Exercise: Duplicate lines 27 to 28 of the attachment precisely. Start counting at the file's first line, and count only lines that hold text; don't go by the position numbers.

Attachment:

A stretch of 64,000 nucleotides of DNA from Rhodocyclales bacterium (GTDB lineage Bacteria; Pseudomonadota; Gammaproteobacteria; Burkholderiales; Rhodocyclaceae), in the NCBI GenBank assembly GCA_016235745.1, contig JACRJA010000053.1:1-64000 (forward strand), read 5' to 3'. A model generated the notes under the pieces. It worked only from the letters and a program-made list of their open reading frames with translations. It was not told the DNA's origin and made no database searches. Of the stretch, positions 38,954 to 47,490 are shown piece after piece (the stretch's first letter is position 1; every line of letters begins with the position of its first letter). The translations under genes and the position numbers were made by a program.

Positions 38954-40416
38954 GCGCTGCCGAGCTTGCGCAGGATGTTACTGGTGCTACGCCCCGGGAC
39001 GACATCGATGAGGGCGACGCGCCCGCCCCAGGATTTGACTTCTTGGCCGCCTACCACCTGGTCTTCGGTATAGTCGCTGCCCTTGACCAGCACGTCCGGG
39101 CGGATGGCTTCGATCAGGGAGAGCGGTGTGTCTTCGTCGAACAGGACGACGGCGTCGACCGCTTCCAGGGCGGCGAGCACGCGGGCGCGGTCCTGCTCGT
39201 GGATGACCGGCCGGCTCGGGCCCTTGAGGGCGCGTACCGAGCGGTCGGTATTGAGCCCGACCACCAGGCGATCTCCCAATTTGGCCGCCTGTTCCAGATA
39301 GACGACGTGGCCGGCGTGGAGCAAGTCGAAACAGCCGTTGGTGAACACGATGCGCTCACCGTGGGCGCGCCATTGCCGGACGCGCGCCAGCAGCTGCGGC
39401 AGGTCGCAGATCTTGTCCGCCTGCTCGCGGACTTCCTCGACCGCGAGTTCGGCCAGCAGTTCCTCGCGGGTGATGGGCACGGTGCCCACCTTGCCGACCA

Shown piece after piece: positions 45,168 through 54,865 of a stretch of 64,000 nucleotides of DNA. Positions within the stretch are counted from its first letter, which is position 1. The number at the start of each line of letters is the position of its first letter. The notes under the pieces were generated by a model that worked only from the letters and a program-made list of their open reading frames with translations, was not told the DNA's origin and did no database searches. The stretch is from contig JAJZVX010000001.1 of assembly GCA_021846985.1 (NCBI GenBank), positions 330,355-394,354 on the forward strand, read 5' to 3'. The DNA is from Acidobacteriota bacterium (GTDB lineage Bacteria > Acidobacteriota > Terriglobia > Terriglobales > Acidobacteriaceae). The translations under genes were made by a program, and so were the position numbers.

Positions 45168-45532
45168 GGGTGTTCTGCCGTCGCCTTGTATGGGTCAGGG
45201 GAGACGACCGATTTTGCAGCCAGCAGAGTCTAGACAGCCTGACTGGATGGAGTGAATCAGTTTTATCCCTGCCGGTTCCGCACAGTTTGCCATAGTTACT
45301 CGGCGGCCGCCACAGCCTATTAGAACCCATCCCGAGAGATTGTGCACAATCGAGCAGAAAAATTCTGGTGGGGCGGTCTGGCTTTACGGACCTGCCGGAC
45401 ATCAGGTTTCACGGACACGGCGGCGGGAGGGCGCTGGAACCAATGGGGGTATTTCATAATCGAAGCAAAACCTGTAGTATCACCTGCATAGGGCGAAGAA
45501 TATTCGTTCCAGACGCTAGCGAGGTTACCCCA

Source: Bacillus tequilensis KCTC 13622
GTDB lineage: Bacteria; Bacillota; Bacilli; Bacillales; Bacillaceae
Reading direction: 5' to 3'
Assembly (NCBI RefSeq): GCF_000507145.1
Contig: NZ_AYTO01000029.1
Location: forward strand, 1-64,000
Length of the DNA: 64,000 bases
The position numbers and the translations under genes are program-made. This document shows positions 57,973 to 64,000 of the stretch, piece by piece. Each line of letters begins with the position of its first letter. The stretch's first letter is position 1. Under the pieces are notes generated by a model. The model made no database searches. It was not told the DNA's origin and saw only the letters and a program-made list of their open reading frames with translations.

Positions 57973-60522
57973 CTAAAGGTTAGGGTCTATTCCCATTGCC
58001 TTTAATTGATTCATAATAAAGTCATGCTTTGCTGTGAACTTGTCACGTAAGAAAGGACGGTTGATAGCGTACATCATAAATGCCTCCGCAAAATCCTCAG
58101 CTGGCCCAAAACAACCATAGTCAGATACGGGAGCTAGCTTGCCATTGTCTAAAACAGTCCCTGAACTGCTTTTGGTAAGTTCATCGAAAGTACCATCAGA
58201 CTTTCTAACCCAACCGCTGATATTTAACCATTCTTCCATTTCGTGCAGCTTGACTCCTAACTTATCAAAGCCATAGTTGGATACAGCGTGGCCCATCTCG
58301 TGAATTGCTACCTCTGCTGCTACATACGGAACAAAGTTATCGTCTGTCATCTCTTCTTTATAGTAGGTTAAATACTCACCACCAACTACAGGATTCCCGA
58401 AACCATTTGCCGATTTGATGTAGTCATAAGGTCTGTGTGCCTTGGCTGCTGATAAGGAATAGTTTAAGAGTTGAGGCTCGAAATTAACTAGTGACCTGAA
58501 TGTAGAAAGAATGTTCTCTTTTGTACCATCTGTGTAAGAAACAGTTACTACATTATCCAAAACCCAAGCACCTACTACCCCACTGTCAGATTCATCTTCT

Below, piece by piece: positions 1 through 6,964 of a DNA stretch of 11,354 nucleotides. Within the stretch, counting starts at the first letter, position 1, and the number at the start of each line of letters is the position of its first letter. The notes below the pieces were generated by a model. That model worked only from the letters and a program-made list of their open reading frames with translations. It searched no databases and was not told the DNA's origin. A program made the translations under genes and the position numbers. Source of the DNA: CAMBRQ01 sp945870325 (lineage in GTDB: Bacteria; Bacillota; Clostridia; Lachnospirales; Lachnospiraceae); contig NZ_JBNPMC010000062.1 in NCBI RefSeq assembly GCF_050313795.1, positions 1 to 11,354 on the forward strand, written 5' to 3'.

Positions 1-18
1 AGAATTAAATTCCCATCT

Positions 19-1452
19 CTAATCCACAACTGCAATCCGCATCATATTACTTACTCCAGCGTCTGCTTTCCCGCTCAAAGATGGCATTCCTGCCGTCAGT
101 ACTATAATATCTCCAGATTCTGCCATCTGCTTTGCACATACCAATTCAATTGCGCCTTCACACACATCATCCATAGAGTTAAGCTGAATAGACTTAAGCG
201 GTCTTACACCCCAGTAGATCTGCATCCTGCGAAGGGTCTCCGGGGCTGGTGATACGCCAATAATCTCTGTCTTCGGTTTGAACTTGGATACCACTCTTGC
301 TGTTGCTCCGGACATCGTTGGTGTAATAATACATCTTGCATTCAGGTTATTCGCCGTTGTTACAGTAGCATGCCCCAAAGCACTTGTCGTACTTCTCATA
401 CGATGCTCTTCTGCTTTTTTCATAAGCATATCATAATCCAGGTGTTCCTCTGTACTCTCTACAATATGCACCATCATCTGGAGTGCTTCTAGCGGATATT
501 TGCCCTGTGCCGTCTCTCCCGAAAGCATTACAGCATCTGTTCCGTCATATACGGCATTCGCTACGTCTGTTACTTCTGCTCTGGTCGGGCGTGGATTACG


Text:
58101 CTGGCCCAAAACAACCATAGTCAGATACGGGAGCTAGCTTGCCATTGTCTAAAACAGTCCCTGAACTGCTTTTGGTAAGTTCATCGAAAGTACCATCAGA
58201 CTTTCTAACCCAACCGCTGATATTTAACCATTCTTCCATTTCGTGCAGCTTGACTCCTAACTTATCAAAGCCATAGTTGGATACAGCGTGGCCCATCTCG